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Title: A study in empirical knowledge : the preconditions and structure of measurement
Author: Harvey, Maurice Edward Matheson
Awarding Body: University of London
Current Institution: Royal Holloway, University of London
Date of Award: 1982
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This is an epistemological study, in which measure ment is taken as a paradigm of perceptual recognition---a notion in which perception is joined with judgment as a factor in understanding. Hence it has proved necessary to give an analysis of such recognition in general, with metric contexts as a special case. This has been done in terms of a very weak fundamental form of 'theory', as a form of basic comprehension, in which language (as part of the theories analysed) is not essentially involved, but treated as a special development. One type of theory is given thorough formal analysis: those 'recognitive theories' whose elements are taken, in the theory itself, to be recognized directly from perception, or extrapolated as in principle recognizable. Another type consists of 'substantive theories', seen as constructed to provide deeper understanding of the reality underlying recognized structures, but essentially involving elements not taken to be recognizable: this type receivesonly informal treatment, in terms of its associations with the first (especially in measurement). Special consideration is (unusually) given to attention and neglect,not in psychological terms, but as theory-guided selection from total experience. Neglect is seen not merely as negation of attention, but often a positive strategy (in measurement, strictly determined). Part I introduces the basic concepts, distinguishing the general approach from other relevant traditionsfoundational studies in measurement (Suppes et al.); linguistic analysis; some epistemologies (e.g., Goodman); philosophy of science. Part II sets up the formal analysis. Part III applies this analysis to contexts of measurement, with examples (only distance is fully treated others only in synopsis). Probability assessment is analysed as distinct from measurement. Part IV examines consequences for wider philosophical questions: language-based problems of knowledge and meaning; Wittgenstein's 'private language': and theory-based considerations of ontology; identity; truth, falsity and error; and observation in science.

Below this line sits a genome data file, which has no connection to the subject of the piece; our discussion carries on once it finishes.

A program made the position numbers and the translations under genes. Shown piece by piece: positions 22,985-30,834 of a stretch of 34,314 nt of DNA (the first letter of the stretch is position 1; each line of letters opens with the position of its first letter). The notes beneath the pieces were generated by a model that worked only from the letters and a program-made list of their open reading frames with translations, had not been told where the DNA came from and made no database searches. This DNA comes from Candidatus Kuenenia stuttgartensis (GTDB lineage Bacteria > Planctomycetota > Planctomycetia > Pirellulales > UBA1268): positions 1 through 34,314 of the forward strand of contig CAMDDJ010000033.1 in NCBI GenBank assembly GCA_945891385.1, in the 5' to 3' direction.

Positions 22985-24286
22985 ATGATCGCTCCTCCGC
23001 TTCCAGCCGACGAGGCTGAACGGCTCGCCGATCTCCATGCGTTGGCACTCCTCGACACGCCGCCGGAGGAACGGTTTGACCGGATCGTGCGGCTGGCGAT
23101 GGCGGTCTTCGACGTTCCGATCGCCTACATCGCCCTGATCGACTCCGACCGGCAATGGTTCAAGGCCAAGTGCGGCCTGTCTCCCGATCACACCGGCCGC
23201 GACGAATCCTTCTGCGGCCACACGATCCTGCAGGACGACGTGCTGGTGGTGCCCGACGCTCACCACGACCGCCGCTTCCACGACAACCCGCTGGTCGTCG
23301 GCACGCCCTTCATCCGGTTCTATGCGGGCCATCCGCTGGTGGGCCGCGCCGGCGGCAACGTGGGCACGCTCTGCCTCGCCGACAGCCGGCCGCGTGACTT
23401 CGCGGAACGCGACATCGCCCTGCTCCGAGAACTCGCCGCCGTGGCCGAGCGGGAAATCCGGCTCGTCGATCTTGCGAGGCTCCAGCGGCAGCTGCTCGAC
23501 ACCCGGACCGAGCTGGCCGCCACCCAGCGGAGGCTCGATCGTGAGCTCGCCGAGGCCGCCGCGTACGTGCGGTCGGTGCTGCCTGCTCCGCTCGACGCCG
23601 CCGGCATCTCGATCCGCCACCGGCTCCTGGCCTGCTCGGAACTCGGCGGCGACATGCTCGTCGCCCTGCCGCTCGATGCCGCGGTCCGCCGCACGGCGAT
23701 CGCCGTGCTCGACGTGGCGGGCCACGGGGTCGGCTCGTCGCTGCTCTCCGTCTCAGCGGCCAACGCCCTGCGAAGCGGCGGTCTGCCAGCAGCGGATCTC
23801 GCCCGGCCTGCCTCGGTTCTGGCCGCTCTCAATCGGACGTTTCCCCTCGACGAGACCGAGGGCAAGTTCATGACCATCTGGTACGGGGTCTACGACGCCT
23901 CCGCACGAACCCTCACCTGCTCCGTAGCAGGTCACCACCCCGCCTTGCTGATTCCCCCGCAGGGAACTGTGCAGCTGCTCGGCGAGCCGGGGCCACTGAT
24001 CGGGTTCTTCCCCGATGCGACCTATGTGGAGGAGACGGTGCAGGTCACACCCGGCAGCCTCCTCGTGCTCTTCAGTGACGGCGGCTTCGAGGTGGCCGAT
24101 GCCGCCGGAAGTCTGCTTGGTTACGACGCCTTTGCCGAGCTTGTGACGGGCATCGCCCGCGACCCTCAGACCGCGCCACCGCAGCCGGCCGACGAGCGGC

Supervisor: Not available Sponsor: Not available
Qualification Name: Thesis (Ph.D.) Qualification Level: Doctoral
EThOS ID:  DOI: Not available
Keywords: Epistemology